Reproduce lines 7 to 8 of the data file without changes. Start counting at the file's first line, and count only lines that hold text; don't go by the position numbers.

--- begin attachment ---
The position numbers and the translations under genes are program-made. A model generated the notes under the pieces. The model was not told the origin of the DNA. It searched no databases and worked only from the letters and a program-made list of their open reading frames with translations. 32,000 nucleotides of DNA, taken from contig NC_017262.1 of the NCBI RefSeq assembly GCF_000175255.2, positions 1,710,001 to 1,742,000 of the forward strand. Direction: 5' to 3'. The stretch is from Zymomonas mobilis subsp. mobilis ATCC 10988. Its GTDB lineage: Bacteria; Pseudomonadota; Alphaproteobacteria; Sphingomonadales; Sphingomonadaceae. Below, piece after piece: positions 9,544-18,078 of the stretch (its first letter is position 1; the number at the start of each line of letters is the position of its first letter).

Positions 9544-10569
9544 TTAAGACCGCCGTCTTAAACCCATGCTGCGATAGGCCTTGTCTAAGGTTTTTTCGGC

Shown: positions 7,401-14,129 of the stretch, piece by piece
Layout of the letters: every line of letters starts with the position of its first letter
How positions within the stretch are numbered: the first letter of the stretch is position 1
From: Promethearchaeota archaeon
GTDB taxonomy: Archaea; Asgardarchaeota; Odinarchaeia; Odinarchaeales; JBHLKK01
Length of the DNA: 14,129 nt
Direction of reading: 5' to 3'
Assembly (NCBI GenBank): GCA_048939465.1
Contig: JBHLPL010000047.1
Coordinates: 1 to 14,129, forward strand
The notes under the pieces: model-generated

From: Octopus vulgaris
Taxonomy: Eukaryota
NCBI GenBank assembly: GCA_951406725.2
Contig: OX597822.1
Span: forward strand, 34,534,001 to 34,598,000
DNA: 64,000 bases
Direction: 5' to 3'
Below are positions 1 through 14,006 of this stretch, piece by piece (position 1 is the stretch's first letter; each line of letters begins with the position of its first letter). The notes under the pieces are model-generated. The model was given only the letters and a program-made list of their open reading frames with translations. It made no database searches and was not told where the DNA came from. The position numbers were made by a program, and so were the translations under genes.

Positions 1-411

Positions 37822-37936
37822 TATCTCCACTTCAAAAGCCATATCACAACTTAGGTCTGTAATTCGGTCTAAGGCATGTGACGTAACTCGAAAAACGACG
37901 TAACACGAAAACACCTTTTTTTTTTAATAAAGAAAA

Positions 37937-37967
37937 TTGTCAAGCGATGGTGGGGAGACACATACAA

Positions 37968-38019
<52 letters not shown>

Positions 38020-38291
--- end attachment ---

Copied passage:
From: Promethearchaeota archaeon
GTDB taxonomy: Archaea; Asgardarchaeota; Odinarchaeia; Odinarchaeales; JBHLKK01